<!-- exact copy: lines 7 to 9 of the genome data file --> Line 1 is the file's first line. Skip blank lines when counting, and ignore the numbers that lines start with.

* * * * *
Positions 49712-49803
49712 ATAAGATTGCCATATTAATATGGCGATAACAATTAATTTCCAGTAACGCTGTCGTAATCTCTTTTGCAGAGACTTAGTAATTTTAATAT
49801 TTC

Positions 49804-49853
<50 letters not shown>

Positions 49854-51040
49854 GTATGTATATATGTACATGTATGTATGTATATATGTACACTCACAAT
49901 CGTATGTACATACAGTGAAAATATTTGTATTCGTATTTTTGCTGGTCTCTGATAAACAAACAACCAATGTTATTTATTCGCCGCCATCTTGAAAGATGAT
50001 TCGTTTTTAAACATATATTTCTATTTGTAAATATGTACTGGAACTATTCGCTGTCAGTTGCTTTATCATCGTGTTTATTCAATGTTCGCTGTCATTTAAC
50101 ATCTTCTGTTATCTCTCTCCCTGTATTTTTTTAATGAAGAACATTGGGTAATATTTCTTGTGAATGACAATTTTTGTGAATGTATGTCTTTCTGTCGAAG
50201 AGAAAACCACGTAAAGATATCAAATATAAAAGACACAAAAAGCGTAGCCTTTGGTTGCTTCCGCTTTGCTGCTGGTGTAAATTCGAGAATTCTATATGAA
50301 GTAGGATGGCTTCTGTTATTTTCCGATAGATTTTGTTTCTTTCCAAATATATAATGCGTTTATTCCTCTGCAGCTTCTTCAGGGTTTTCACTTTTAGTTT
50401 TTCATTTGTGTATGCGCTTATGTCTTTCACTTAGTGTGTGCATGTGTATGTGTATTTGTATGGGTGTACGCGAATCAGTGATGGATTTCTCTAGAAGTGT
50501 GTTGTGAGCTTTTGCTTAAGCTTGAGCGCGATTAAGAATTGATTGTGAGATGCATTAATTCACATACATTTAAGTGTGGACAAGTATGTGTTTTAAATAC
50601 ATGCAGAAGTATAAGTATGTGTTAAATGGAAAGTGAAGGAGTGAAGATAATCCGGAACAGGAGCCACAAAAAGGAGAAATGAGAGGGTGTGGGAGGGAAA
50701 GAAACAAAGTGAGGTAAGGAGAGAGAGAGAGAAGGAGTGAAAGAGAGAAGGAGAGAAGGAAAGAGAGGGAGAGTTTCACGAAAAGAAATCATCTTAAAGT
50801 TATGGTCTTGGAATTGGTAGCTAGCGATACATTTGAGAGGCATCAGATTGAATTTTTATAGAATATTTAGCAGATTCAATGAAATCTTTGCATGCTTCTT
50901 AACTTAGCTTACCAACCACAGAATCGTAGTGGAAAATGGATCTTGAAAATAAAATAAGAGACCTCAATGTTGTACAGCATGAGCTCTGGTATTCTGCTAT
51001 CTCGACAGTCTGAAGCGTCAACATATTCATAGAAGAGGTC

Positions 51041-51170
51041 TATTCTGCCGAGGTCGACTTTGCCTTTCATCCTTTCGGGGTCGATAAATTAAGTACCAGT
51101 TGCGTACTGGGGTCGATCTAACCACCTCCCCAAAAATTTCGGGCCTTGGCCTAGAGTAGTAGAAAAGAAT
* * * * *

49854 GTATGTATATATGTACATGTATGTATGTATATATGTACACTCACAAT
49901 CGTATGTACATACAGTGAAAATATTTGTATTCGTATTTTTGCTGGTCTCTGATAAACAAACAACCAATGTTATTTATTCGCCGCCATCTTGAAAGATGAT
50001 TCGTTTTTAAACATATATTTCTATTTGTAAATATGTACTGGAACTATTCGCTGTCAGTTGCTTTATCATCGTGTTTATTCAATGTTCGCTGTCATTTAAC